Veterans of the big games

Cardinal Newman quarterback Matt Sullivan hands off to Stephen Tomasin against Valley Christian on Sept. 17. Kent Porter / The Press Democrat

As the North Coast Section Division 3 playoffs progressed, a lot of people started wondering if Cardinal Newman would have a chance of beating Marin Catholic, the undefeated juggernaut from Kentfield.

We’ll never know. The fourth-seeded Encinal Jets of Alameda overcame a 13-6 deficit and dethroned Marin Catholic in the semifinals, surprising everyone. Except themselves. And Cardinal Newman.
“Encinal just played a better football game that game,” said Newman coach Paul Cronin, who took some of his staff to watch it last Saturday, the day after his team had beaten Miramonte, 42-17, to earn the other spot in the final. “They’ve been really good the last five years. We were talking on the ride down about how Encinal would be a tough matchup for Marin Catholic. We had people scouting both teams.”

Neither of the would-be champions is a stranger to high-pressure games. Cardinal Newman has won 10 NCS titles in various divisions. Most recently, the Cardinals captured Division 2 in 2008. Encinal won Division 3 that year. In 2009, Encinal entered the playoffs as the top seed in Division 3, but got blanked, 27-0, by Marin Catholic in the championship.
Encinal coach Joe Tenorio committed his team to better conditioning after that loss, and he believes it has paid off, with the Jets going 12-1 to this point and winning the Bay Shore Athletic League.

The school known more for its baseball talent — alumni include Willie Stargell, Jimmy Rollins and Dontrelle Willis — has suddenly become a mid-sized football power.

The D3 title game — 7 p.m. Friday at Rancho Cotate — will showcase two offenses capable of driving defensive coaches to distraction. Encinal does it with formations. They’ll line up with three backs and double tight ends one series, spread out five wideouts the next, then go to a triple-option set like you might see at the Naval Academy. Jonathan Allen led the Jets with 1,207 rushing yards and 19 touchdowns, while two other rushers were over 700 yards. The team total was 304.8 yards per game on the ground, with 57 TDs.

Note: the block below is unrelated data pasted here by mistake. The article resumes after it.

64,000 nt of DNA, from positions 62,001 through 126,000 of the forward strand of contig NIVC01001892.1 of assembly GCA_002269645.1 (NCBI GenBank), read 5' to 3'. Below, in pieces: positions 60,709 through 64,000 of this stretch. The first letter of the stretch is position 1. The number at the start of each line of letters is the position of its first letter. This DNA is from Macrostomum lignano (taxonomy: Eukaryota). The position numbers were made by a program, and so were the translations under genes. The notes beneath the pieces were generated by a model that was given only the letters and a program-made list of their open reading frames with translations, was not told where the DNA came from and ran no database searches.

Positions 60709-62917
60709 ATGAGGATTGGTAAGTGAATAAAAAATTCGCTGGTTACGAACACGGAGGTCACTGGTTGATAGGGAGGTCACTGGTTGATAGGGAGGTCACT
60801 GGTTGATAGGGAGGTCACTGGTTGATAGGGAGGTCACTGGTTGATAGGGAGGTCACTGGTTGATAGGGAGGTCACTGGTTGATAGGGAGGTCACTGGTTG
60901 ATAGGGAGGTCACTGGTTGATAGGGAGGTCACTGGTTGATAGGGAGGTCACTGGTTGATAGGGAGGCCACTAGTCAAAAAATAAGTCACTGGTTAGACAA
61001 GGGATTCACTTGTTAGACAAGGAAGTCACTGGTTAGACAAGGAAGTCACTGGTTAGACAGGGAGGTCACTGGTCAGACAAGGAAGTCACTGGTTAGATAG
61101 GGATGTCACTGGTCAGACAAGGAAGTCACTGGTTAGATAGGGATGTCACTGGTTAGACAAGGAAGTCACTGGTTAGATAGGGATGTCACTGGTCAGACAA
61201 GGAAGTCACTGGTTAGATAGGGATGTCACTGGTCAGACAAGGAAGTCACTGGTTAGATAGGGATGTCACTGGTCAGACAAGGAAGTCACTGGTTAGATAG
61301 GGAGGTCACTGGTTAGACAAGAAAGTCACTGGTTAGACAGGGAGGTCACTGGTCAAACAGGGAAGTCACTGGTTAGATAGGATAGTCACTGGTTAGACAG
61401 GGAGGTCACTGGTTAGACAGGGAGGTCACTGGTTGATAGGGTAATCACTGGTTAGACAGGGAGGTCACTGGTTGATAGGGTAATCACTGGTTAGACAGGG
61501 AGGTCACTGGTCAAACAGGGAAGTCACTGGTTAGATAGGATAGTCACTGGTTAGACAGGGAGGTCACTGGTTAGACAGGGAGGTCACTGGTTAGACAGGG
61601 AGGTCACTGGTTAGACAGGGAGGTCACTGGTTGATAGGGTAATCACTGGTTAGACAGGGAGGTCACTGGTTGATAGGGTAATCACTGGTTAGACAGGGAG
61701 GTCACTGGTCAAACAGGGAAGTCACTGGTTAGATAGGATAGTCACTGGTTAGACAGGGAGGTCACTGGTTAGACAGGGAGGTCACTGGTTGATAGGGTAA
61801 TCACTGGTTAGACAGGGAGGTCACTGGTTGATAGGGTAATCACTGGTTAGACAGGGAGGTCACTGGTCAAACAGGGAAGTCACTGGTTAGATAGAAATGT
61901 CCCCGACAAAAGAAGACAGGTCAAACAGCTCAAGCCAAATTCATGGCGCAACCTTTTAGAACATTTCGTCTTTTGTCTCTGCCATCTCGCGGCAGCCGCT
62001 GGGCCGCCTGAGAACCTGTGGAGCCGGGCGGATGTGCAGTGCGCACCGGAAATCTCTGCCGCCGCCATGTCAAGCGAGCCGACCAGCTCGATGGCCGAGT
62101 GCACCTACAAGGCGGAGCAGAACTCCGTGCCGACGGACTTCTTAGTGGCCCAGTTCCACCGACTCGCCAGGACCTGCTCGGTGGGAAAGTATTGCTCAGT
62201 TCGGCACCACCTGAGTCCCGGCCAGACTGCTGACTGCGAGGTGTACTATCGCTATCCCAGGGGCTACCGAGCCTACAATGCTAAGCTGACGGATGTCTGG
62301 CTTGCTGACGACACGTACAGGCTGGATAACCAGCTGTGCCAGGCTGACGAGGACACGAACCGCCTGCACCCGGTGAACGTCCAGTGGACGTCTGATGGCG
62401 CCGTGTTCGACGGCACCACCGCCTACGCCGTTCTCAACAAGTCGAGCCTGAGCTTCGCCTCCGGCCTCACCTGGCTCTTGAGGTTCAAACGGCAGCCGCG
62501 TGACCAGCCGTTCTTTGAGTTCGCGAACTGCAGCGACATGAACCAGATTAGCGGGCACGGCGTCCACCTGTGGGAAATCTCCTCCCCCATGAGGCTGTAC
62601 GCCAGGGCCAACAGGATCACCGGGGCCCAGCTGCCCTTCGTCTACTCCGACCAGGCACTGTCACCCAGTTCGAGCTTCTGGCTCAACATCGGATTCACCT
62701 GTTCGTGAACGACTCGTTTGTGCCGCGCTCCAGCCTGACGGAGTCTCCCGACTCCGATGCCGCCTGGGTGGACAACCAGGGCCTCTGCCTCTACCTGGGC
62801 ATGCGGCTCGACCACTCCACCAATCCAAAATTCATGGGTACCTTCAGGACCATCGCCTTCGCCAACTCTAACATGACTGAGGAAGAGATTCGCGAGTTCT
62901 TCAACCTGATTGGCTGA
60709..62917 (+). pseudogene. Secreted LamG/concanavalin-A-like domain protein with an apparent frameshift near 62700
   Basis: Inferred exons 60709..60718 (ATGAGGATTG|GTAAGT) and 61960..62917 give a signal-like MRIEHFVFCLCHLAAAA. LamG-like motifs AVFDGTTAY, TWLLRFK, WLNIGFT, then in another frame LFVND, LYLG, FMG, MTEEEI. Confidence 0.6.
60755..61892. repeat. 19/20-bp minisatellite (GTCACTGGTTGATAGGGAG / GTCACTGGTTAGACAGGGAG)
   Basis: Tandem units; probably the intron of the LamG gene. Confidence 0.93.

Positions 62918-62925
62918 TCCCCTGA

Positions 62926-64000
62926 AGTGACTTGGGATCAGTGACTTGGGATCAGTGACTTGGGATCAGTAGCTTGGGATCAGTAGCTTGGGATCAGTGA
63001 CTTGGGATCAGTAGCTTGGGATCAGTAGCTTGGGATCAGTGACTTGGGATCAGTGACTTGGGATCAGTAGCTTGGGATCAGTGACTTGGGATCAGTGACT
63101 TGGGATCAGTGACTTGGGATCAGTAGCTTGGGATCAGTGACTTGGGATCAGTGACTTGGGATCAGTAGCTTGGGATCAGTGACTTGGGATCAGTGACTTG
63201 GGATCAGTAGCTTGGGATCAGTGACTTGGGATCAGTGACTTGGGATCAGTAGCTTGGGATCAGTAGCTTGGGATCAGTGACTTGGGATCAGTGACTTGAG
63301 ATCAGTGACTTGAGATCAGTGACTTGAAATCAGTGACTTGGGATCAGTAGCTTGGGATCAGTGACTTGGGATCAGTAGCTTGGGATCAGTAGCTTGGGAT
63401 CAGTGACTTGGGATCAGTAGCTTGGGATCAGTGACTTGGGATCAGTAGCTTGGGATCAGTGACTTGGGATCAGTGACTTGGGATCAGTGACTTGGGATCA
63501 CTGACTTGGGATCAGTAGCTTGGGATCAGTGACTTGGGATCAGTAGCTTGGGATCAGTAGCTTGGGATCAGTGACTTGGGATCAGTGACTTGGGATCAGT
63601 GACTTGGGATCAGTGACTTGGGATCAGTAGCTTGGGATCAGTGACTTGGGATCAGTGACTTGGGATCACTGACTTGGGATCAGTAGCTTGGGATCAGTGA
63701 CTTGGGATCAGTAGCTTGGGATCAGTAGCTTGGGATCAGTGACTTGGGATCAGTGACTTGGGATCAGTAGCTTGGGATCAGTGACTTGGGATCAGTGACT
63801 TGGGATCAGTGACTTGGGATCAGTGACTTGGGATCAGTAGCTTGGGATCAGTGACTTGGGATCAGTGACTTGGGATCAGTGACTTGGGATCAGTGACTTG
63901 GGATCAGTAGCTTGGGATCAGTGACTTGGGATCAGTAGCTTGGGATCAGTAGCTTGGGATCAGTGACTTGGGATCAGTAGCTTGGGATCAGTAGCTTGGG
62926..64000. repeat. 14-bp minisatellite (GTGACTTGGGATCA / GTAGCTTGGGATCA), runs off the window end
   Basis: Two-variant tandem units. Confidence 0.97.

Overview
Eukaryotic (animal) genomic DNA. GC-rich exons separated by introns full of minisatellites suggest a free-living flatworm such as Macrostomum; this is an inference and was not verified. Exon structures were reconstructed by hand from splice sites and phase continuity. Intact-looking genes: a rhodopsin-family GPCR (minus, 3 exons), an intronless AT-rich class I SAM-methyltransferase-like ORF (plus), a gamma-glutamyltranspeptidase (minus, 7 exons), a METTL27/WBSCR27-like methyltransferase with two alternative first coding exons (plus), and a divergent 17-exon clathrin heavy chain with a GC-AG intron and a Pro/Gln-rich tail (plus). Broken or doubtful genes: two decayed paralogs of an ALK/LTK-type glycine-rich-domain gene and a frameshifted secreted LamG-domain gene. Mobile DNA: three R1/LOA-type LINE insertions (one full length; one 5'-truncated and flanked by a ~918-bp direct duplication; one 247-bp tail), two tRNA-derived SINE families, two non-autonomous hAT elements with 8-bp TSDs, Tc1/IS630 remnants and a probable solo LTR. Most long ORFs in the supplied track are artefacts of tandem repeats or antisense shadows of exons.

“We have a lot of different looks, a lot of different motions,” Tenorio said. “If you haven’t seen it much, it might be hard to adjust to. That’s what we’re hoping, anyway.”

Cardinal Newman does it with pace. The Cardinals almost never huddle, and they can run consecutive plays before a defense even really knows what’s going on. Some teams like to grind out the clock. Newman seems to ignore it entirely, frequently using 2 minutes or less to drive most of the field.

“They don’t have a lot of great athletes, but they’re extremely efficient, and they play fast,” Tenorio said. “Their technique is almost flawless. (Cronin) does a really good job.”
Encinal assistant head coach and defensive line coach Barry Ford has a simple strategy for success.
“We’ll stick to the game plan again,” he said. “We want to punch Cardinal Newman in the mouth, and see what they come up with. I’m sure they think the same way. We’ve seen them a couple times in state championship games. That’s a great honor. We feel it’s our turn.”

The Cardinals are certain to rely once again on the darting moves of halfback Stephen Tomasin, who has 638 rushing yards and 13 touchdowns in three postseason games. But more and more, Cronin is willing to give quarterback Matt Sullivan latitude to throw downfield. Early in the year, Sullivan’s main tasks were running and pitching to Tomasin. Against Miramonte, though, he completed 10 of 17 passes for 203 yards and three touchdowns.
Cardinal Newman began the season 1-2 after losses to powerful Valley Christian of San Jose and Palma of Salinas. It looked like this wasn’t necessarily one of Cronin’s better teams. But the Cardinals have gone 9-1 since then, losing only to Rancho Cotate, which wound up with the No.3 seed in Division 2.

“We worked really hard in the offseason,” Cronin said. “We knew we’d be good, it just depended on how quickly we could be good. We lost a couple games early, and they didn’t quit or pout. They just needed to trust the system. This has really been a fun group. It’s one of my favorite groups of kids during my eight years at Cardinal Newman.”
The question is whether Newman has done enough to get another shot at state. Since the NorCal section commissioners started selecting teams for state bowls in 2006, no three-loss team has gone. But there is no clearly dominant team in Division 3 this year, especially if Encinal were to lose Friday night. How much slack will the commissioners cut the Cardinals for losing to top-flight opponents?

That’s not Cronin’s concern, at least not yet.
“We don’t really talk about that with our team,” he said. “We don’t even understand what the system is. We’ve been lucky go to state a couple times, and that’s great that we got picked. But we’ve got one week left of football that we can guarantee we’ll be playing.”
You can reach Staff Writer Phil Barber at 521-5263 or